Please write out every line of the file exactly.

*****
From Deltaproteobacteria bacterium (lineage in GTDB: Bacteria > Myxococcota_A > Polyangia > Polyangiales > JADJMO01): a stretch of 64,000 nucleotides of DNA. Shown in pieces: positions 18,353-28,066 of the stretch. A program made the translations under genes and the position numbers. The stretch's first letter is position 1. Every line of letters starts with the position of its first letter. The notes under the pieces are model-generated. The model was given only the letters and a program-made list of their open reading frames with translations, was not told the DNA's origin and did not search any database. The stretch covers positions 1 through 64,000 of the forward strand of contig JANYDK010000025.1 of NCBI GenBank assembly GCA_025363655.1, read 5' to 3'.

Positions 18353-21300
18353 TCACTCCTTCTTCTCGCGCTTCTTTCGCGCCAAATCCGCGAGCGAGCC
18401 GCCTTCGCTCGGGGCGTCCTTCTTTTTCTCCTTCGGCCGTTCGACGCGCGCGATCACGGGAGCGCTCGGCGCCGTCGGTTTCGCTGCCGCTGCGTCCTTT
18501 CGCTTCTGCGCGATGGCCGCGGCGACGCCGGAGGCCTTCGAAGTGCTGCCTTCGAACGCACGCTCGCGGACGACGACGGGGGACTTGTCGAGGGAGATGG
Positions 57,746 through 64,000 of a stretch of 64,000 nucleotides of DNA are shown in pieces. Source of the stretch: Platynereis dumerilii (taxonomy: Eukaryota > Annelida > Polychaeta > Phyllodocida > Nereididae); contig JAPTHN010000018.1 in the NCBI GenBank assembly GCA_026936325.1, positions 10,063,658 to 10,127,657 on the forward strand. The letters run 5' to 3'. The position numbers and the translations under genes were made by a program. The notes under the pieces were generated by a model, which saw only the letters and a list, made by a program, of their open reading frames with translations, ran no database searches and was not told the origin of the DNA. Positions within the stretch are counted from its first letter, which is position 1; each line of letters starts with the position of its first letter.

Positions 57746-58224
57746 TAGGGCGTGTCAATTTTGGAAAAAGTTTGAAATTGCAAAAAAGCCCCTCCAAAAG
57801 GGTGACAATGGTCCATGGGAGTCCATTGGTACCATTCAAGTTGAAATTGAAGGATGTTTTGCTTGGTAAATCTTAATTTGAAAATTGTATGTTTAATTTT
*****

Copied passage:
From Deltaproteobacteria bacterium (lineage in GTDB: Bacteria > Myxococcota_A > Polyangia > Polyangiales > JADJMO01): a stretch of 64,000 nucleotides of DNA. Shown in pieces: positions 18,353-28,066 of the stretch. A program made the translations under genes and the position numbers. The stretch's first letter is position 1. Every line of letters starts with the position of its first letter. The notes under the pieces are model-generated. The model was given only the letters and a program-made list of their open reading frames with translations, was not told the DNA's origin and did not search any database. The stretch covers positions 1 through 64,000 of the forward strand of contig JANYDK010000025.1 of NCBI GenBank assembly GCA_025363655.1, read 5' to 3'.

Positions 18353-21300
18353 TCACTCCTTCTTCTCGCGCTTCTTTCGCGCCAAATCCGCGAGCGAGCC
18401 GCCTTCGCTCGGGGCGTCCTTCTTTTTCTCCTTCGGCCGTTCGACGCGCGCGATCACGGGAGCGCTCGGCGCCGTCGGTTTCGCTGCCGCTGCGTCCTTT
18501 CGCTTCTGCGCGATGGCCGCGGCGACGCCGGAGGCCTTCGAAGTGCTGCCTTCGAACGCACGCTCGCGGACGACGACGGGGGACTTGTCGAGGGAGATGG
Positions 57,746 through 64,000 of a stretch of 64,000 nucleotides of DNA are shown in pieces. Source of the stretch: Platynereis dumerilii (taxonomy: Eukaryota > Annelida > Polychaeta > Phyllodocida > Nereididae); contig JAPTHN010000018.1 in the NCBI GenBank assembly GCA_026936325.1, positions 10,063,658 to 10,127,657 on the forward strand. The letters run 5' to 3'. The position numbers and the translations under genes were made by a program. The notes under the pieces were generated by a model, which saw only the letters and a list, made by a program, of their open reading frames with translations, ran no database searches and was not told the origin of the DNA. Positions within the stretch are counted from its first letter, which is position 1; each line of letters starts with the position of its first letter.

Positions 57746-58224
57746 TAGGGCGTGTCAATTTTGGAAAAAGTTTGAAATTGCAAAAAAGCCCCTCCAAAAG
57801 GGTGACAATGGTCCATGGGAGTCCATTGGTACCATTCAAGTTGAAATTGAAGGATGTTTTGCTTGGTAAATCTTAATTTGAAAATTGTATGTTTAATTTT